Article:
Simon Willison’s Weblog

18 items tagged “visualization”

2021

Plot & Vega-Lite. Useful documentation comparing the brand new Observable Plot to Vega-Lite, complete with examples of how to achieve the same thing in both libraries. # 4th May 2021, 4:32 pm

Observable Plot (via) This is huge: a brand new high-level JavaScript visualization library from Mike Bostock, the author of D3—partially inspired by Vega-Lite which I’ve used enthusiastically in the past. First impressions are that this is a big step forward for quickly building high-quality visualizations. It’s released under the ISC license which is “functionally equivalent to the BSD 2-Clause and MIT licenses”. # 4th May 2021, 4:28 pm

2020

Weeknotes: datasette-seaborn, fivethirtyeight-polls

This week I released Datasette 0.49 and tinkered with datasette-seaborn, dogsheep-beta and polling data from FiveThirtyEight.

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Datasette table diagram, now with a DOT graph (via) Thomas Ballinger shared a huge improvement to my Observable notebook for rendering a diagram of a collection of Datasette tables. He showed how to use the DOT language to render a full schema digram with arrows joining together the different tables. I’ve applied his changes to my notebook. # 8th May 2020, 3:23 am

2019

Weeknotes: Niche Museums, Kepler, Trees and Streaks

Every now and then someone will ask “so when are you going to build Museums Near Me then?”, based on my obsession with niche museums and websites like www.owlsnearme.com.

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kepler.gl. Uber built this open source geospatial analysis tool for large-scale data sets, and they offer it as a free hosted online tool—just click Get Started on the site. I uploaded two CSV files with 30,000+ latitude/longitude points in them just now and used Kepler to render them as images. # 25th October 2019, 4:16 am

Thematic map—GIS Wiki. This is a really useful wiki full of GIS information, and the coverage of different types of thematic maps is particularly thorough. # 21st October 2019, 2:25 am

Exploring Neural Networks with Activation Atlases. Another promising attempt at visualizing what’s going on inside a neural network. # 19th April 2019, 2:24 am

List of Physical Visualizations (via) “A chronological list of physical visualizations and related artifacts, maintained by Pierre Dragicevic and Yvonne Jansen”—327 and counting! # 4th March 2019, 2:45 am

2018

datasette-vega (via) I wrote a visualization plugin for Datasette that uses the excellent Vega “visualization grammar” library to provide bar, line and scatter charts configurable against any Datasette table or SQL query. # 29th June 2018, 3 pm

Datasette plugins, and building a clustered map visualization

Datasette now supports plugins!

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Visualizing disk IO activity using log-scale banded graphs (via) This is a neat data visualization trick: to display rates of disk I/O, it splits the rate into a GB, MB and KB section on a stacked chart. This means that if you are getting jitter in the order of KBs even while running at 400+MB/second you can see the jitter in the KB section. # 11th April 2018, 5:04 pm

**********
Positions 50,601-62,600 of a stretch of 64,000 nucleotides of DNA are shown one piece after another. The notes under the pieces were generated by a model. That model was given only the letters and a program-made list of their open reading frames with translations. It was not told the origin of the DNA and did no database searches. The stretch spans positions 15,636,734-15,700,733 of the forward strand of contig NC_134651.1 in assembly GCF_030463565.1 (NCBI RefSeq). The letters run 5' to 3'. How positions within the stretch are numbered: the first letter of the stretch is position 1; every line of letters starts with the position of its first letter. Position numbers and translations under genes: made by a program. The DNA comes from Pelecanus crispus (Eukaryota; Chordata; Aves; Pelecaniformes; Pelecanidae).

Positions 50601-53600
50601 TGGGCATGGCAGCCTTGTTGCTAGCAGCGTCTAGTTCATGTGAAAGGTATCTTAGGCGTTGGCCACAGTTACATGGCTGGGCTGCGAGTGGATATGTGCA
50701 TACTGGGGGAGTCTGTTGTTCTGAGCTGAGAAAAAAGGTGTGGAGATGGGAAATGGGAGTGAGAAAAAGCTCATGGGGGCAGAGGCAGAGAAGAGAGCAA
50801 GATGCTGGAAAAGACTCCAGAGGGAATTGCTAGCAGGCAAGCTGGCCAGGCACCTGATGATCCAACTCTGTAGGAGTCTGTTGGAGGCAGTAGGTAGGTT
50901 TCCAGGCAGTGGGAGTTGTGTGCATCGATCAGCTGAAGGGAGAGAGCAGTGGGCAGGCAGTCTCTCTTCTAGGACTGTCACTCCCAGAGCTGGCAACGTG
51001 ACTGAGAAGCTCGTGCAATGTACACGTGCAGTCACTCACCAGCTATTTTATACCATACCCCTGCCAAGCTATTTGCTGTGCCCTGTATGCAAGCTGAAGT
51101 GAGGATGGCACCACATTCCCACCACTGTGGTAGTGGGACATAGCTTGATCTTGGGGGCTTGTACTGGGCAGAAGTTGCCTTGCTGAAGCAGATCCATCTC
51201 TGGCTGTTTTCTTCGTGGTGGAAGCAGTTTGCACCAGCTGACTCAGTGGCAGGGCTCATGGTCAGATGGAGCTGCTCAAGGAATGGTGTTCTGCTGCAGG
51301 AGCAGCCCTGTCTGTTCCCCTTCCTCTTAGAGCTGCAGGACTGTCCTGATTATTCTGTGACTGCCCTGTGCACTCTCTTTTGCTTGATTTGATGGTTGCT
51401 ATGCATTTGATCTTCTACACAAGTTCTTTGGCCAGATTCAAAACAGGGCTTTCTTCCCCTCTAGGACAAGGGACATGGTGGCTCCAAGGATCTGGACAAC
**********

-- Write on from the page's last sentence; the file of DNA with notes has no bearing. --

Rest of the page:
Vega-Lite. A “high-level grammar of interactive graphics”. Part of the Vega project, which provides a mechanism for creating declarative visualizations by defining them using JSON. Vega-Lite is particularly interesting to me because it makes extremely tasteful decisions about how data should be visualized—give it some records, tell it which properties to plot on an axis and it will default to a display that makes sense for that data. The more I play with this the more impressed I am at the quality of its default settings. # 28th March 2018, 5:22 pm

Observable: An Earthquake Globe in Ten Minutes. Well worth your time. Jeremy Ashkenas uses Observable to live-code an interactive visualization of recent earthquakes around the world, using USGS data (fetched as JSON), d3, topoJSON and an Observable notebook. I’m sold—this is truly ground-breaking new technology. # 31st January 2018, 5:01 pm

2017

Exploring Line Lengths in Python Packages. Interesting exploration of the impact if the 79 character length limit rule of thumb on various Python packages—and a thoroughly useful guide to histogram plotting in Jupyter, pandas and matplotlib. # 10th November 2017, 3:34 pm

2016

Generating interactive HTML charts from Python?

D3 is absolutely amazing but the learning curve is a bit steep. Totally worth the effort to learn it in the long run, but it’s not so useful if you want to get something done quickly.

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2008

Visualization Strategies: Text & Documents. “List of ...” style posts usually make me want to stab someone with a fork; this is how that kind of post should be done—well researched, carefully written and, most importantly doesn’t call itself a “Top X Ys that will Z your ZZ”! # 22nd August 2008, 11:17 am

2007

Designing Google Reader’s trends. “But beyond the visualization, this serves as a good example of collecting and understanding the ambient information that flows through our digital lives.” # 15th January 2007, 12:53 am